July 2 (Bloomberg) -- Daimler AG’s truck business, the world’s biggest maker of the vehicles, needs to accelerate spending cuts and delivery gains to achieve this year’s earnings goal and fulfill a savings and sales-growth plan through 2014.
“We have a lot of catching up to do by the end of the year,” Wolfgang Bernhard, head of the Daimler Trucks division, said at a press briefing yesterday in Woerth, Germany.
The unit, which makes Mercedes-Benz, Freightliner, Western Star, Fuso and BharatBenz commercial vehicles, has a target this year of matching 2012’s earnings before interest and taxes. Bernhard, who took his post at the division in April, said Daimler Trucks still has work to do to reach a targeted 1.6 billion euros ($2.09 billion) increase in Ebit by the end of next year through reduced costs and increased sales.
“It’ll be an ambitious goal” to equal last year’s earnings in 2013, said Frank Biller, a Stuttgart, Germany-based analyst with LBBW. “We expect them to post a slight decline. What the company can influence always also depends on how many trucks they can sell. And the markets remain difficult.”
Five-month industrywide registrations of new heavy trucks in Europe dropped 12 percent from a year earlier to 85,220 vehicles, according to the Brussels-based ACEA industry group. Daimler Trucks’ worldwide deliveries in the period declined 3 percent to 180,119 vehicles, with western European deliveries dropping 6.5 percent, and North American demand declining 2.5 percent, the company said today. New orders rose 19 percent to 212,000 units worldwide.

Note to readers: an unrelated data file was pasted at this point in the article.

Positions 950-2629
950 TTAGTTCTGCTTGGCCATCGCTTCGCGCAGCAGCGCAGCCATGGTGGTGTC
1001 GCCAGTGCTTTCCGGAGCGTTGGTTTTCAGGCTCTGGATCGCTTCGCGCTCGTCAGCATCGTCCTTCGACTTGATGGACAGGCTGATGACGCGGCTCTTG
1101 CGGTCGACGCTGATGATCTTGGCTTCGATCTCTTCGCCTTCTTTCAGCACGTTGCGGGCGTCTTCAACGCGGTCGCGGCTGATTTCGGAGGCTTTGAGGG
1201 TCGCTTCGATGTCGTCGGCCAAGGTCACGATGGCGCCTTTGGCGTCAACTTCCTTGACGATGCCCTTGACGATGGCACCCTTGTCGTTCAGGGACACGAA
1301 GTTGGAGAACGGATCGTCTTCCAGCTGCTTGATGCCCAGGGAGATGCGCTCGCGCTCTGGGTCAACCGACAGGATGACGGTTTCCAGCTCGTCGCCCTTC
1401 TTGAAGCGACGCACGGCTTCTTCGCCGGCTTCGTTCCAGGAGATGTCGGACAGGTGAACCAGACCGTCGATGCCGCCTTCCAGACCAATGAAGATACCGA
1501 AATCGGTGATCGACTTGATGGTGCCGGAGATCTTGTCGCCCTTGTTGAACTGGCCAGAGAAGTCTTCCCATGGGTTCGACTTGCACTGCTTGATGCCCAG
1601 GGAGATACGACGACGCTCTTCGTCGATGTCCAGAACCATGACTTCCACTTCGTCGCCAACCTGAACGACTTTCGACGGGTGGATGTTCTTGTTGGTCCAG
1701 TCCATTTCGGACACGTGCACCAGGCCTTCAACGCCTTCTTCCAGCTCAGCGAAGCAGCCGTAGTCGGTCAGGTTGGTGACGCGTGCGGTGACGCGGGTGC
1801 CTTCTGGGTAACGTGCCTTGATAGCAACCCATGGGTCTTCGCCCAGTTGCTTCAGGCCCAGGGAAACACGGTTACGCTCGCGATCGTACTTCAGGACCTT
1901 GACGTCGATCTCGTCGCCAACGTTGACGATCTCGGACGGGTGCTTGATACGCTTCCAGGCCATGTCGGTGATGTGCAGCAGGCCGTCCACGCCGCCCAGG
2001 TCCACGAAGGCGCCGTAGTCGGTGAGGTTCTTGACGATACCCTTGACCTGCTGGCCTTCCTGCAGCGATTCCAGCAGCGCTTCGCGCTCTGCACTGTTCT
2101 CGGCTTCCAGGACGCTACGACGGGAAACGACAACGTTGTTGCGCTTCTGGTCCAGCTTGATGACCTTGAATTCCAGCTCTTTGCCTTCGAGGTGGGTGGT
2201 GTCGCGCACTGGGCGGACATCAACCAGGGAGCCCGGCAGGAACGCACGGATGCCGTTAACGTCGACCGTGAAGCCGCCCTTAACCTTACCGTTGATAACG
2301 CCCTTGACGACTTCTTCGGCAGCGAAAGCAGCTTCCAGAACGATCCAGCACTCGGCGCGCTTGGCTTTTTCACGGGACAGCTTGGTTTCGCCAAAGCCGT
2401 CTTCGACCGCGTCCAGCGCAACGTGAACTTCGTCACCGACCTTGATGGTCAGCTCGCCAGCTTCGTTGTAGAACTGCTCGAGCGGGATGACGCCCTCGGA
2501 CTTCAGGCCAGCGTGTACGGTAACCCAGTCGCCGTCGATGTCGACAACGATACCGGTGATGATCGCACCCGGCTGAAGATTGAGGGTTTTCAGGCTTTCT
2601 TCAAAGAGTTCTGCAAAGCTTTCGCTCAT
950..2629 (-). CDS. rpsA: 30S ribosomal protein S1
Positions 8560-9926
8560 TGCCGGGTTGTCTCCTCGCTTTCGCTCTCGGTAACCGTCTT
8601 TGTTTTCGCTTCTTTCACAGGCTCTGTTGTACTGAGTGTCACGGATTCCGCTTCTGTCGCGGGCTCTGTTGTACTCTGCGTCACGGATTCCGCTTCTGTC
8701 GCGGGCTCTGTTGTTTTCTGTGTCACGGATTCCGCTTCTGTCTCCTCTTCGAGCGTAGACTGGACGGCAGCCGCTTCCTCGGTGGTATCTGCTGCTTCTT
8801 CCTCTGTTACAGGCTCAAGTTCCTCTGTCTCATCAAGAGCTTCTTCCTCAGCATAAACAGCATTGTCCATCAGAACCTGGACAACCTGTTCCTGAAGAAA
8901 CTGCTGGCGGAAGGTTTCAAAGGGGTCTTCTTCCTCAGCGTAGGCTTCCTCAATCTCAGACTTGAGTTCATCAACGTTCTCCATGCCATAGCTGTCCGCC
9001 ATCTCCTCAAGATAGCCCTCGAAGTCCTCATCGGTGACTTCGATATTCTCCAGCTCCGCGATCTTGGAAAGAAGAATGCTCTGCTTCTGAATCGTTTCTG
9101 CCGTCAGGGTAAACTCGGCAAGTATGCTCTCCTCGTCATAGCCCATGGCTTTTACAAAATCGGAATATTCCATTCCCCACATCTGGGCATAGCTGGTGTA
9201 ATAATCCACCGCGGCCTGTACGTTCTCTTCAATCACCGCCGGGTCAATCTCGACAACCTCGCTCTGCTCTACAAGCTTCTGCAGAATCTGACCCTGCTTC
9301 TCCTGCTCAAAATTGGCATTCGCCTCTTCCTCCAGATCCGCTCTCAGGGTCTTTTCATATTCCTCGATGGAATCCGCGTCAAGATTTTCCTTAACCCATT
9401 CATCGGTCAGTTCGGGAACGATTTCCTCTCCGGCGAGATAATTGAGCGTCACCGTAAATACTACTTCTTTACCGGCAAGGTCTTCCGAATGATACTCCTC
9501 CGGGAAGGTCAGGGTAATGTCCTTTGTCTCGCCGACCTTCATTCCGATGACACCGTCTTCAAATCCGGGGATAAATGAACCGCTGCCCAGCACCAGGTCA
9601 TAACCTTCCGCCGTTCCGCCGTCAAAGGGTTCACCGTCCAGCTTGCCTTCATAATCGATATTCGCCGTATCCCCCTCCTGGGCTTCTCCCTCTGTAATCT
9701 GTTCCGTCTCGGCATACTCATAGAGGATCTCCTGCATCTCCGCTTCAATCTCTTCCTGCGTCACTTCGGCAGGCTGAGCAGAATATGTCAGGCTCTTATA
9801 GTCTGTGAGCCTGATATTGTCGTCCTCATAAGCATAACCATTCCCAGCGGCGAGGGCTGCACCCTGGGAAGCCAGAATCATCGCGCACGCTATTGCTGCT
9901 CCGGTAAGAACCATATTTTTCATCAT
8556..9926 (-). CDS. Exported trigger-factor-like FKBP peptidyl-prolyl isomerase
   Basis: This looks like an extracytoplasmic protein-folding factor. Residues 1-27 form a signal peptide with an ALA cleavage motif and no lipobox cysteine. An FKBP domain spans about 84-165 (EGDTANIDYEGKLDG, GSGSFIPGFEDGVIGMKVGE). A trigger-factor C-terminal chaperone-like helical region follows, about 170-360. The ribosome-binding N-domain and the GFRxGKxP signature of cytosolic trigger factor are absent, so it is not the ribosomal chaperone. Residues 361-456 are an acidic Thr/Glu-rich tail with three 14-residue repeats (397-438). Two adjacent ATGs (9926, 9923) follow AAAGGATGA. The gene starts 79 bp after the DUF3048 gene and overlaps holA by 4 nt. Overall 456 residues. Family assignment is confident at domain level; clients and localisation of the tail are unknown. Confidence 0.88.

Daimler, which is also the world’s third-biggest maker of luxury cars, postponed long-standing profitability targets in October for its vehicle-manufacturing units as recessions in Europe hurt sales. The Stuttgart-based company said it remained committed to reaching the goals at a later date.
“We’re not satisfied with the current state” of Daimler Trucks’ two-year efficiency program, Bernhard said. “To reach our goal, we need to improve considerably.” The majority of the earnings improvements will take effect in 2014, he said.
Daimler rose as much as 1 percent to 47.26 euros and was trading up 0.1 percent at 12:09 p.m. in Frankfurt. The stock has gained 13 percent this year, valuing the manufacturer at 50 billion euros.
The truck division has an eventual target of generating Ebit at 8 percent of revenue. The first-quarter margin at the unit was 1.7 percent as Ebit plunged 69 percent to 116 million euros and sales dropped 5 percent to 7.02 billion euros. Ebit last year at Daimler Trucks totaled 1.71 billion euros, a decline of 8.6 percent.
About 30 percent of the earnings improvement through next year should come from increased sales as customers buy new models such as Freightliner’s Cascadia Evolution, Bernhard said. Of the remaining 70 percent, about half should come from lower material costs, with another third resulting from spending cuts in research and development, and more efficient production accounting for the rest, he said.
“We can’t say when we’ll reach the 8 percent margin,” Bernhard said. “The environment has to be right,” and “we have no visibility on how the markets will develop beyond this year.”
The division has renewed its Mercedes-Benz heavy-duty truck line in the past 1 1/2 years, including the Actros long-haul model, Antos heavy-distribution vehicle and Arocs construction-project version. Daimler has completed investing in engines across the range that comply with tighter emission standards, dubbed Euro 6, taking effect in the European Union next year.
Bernhard was in charge of purchasing at the Mercedes-Benz car division when he swapped positions with Andreas Renschler earlier this year. Bernhard said yesterday that he sees the European truck market bottoming out and demand in North America stabilizing.
Daimler scaled back workforce cuts in North America, laying off 600 employees versus the originally planned 1,300, after sales in the region beat its forecasts, Bernhard said. Daimler Trucks plans to add five Saturday shifts at the plant in Woerth in July and September to meet demand.
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